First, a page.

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Problems in the Revenge Tragedy: William Shakespeare's Hamlet

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Shakespeare's Hamlet presents the generic elements found in Renaissance revenge tragedies ("Revenge Tragedy"). However, although Hamlet is a revenge tragedy by definition, Shakespeare complicates the basic revenge plot by creating three revenge plots out of one. By adding significant innovations, Shakespeare creates "three concentric rings of revenge" (Frye 90), depicting an indecisive protagonist who is an intellectual rather than a physical hero, an ambiguous ghost, and several problematic aspects of the play, such as the reason for Hamlet's delay, the confusion of time, and the truth behind Hamlet's apparent madness.
In a typical revenge tragedy, a hero is called upon by the ghost of a family member to avenge his death ("Revenge Tragedy"). Hamlet is the main protagonist and hero called upon by the spirit of his father to "revenge his foul and most unnatural murder" (1.5.31). When Hamlet first hears that his father was murdered, he exclaims, "Haste me to know't, that I, with wings as swift...may sweep to my revenge" (1.5.35-37). He is hungry to avenge his father; however, Hamlet does nothing and at the end of Act II he scolds himself that "this player...could force his soul so to his own conceit...all for nothing...yet, [he]...can say nothing for a king upon whose property and most dear life a damned defeat was made" (2.2.578-598). Hamlet is upset that he cannot act to avenge his father, but this mere actor can build up so much emotion for nothing. Shakespeare complicates the plot because revenge plots are supposed to have an aggressive protagonist with courage to carry out his deed of revenge; instead, Shakespeare modifies the hero and portrays Hamlet as an indecisive and contemplative man.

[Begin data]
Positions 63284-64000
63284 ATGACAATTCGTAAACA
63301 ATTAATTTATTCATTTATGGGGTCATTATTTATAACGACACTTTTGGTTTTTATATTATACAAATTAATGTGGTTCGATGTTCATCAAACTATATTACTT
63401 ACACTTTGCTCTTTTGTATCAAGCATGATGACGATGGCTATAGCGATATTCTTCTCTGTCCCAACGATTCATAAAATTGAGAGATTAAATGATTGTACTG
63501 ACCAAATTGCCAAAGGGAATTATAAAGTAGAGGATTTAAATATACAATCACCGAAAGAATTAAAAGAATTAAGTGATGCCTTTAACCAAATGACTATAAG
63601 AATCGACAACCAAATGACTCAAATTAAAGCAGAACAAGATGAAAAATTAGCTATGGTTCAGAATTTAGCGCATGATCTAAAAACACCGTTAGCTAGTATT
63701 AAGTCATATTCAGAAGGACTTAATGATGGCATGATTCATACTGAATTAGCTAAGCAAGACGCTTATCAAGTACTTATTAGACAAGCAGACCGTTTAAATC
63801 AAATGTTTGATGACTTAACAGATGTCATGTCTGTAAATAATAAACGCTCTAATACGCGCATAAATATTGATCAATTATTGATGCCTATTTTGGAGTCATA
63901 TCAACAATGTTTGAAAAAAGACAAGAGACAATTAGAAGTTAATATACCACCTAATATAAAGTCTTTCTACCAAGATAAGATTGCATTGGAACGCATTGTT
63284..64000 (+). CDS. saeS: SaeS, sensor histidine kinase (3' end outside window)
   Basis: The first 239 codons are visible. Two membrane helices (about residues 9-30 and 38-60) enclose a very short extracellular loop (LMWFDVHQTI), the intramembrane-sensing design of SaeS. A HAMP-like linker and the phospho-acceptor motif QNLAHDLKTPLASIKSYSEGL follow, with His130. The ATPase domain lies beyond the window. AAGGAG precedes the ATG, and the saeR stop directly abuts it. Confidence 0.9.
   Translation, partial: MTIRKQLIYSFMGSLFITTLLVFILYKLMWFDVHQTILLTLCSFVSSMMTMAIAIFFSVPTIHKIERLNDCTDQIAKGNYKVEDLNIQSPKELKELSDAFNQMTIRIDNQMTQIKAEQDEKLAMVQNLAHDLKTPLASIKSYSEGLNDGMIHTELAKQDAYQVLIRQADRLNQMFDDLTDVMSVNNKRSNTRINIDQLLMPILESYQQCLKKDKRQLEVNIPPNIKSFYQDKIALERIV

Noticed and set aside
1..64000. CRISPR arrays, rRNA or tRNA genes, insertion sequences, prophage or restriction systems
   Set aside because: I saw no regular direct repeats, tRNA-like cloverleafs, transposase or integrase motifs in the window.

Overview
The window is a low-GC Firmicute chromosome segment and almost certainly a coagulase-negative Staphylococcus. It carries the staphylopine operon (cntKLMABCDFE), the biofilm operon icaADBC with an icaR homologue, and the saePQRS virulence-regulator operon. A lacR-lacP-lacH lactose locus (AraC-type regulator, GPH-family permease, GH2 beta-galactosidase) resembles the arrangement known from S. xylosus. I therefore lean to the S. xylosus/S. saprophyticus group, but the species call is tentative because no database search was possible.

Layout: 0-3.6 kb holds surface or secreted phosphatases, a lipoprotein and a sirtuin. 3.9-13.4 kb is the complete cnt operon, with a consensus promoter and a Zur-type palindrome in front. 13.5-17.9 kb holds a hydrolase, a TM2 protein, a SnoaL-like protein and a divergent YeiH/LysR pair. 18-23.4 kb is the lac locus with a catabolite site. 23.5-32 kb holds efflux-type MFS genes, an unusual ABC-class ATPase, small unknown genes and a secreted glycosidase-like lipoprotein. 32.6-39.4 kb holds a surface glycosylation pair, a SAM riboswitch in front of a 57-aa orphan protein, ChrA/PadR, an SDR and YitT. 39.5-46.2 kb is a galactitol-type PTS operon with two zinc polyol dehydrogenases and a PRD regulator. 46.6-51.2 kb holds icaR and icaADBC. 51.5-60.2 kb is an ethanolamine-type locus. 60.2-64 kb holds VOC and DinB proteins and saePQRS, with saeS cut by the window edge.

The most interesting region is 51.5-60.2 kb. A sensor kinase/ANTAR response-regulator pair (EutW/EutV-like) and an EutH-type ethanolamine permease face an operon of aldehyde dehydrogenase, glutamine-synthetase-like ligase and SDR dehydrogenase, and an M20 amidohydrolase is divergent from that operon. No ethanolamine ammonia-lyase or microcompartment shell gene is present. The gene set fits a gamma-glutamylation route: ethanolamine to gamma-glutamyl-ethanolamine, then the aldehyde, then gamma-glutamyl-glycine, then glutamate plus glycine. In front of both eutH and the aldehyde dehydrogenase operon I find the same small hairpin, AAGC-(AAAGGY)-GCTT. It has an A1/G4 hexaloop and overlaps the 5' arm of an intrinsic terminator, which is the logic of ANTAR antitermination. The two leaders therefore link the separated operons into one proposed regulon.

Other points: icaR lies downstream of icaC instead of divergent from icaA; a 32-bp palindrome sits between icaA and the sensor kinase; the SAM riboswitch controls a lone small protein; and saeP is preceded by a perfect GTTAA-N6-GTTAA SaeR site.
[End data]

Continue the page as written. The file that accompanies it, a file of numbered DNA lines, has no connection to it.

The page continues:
Additionally, because of the read...

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...grieving over his father's death and the shock of finding out his uncle murdered him. Hamlet's life was uprooted and destroyed in the matter of three months and that is enough to make anyone go crazy. Overall, Hamlet can be sympathized with more easily than the other characters by modern readers because we are able to see inside his head and understand his struggles and how deals with them as he progresses through the play.

Works Cited

Aeschylus. The Oresteia. Trans. Robert Fagles. New York: Penguin Books, 1977. Print.
Frye, Northrop. Northrop Frye on Shakespeare. Ed. Robert Sandler. New Haven: Yale UP, 1986. 90. Print.
"Revenge Tragedy." Research at UVU. Utah Valley University, 2003. Web. 22 November 2013.
Shakespeare, William. Hamlet. The Folger Shakespeare Library. Ed. Barbara A. Mowat and Paul Werstine. New York: Simon & Schuster Paperback, 2012. Print.
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